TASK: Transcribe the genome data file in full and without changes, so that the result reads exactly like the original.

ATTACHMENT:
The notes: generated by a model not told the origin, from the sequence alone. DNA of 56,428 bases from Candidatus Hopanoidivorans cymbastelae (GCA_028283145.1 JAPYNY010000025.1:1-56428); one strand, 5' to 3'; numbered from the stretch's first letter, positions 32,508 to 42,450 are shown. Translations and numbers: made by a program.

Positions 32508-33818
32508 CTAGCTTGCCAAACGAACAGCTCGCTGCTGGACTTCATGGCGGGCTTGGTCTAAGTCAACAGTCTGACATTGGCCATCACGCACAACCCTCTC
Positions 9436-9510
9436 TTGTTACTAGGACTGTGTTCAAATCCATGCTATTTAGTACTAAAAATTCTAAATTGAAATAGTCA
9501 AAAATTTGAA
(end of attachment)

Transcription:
The notes: generated by a model not told the origin, from the sequence alone. DNA of 56,428 bases from Candidatus Hopanoidivorans cymbastelae (GCA_028283145.1 JAPYNY010000025.1:1-56428); one strand, 5' to 3'; numbered from the stretch's first letter, positions 32,508 to 42,450 are shown. Translations and numbers: made by a program.

Positions 32508-33818
32508 CTAGCTTGCCAAACGAACAGCTCGCTGCTGGACTTCATGGCGGGCTTGGTCTAAGTCAACAGTCTGACATTGGCCATCACGCACAACCCTCTC
Positions 9436-9510
9436 TTGTTACTAGGACTGTGTTCAAATCCATGCTATTTAGTACTAAAAATTCTAAATTGAAATAGTCA
9501 AAAATTTGAA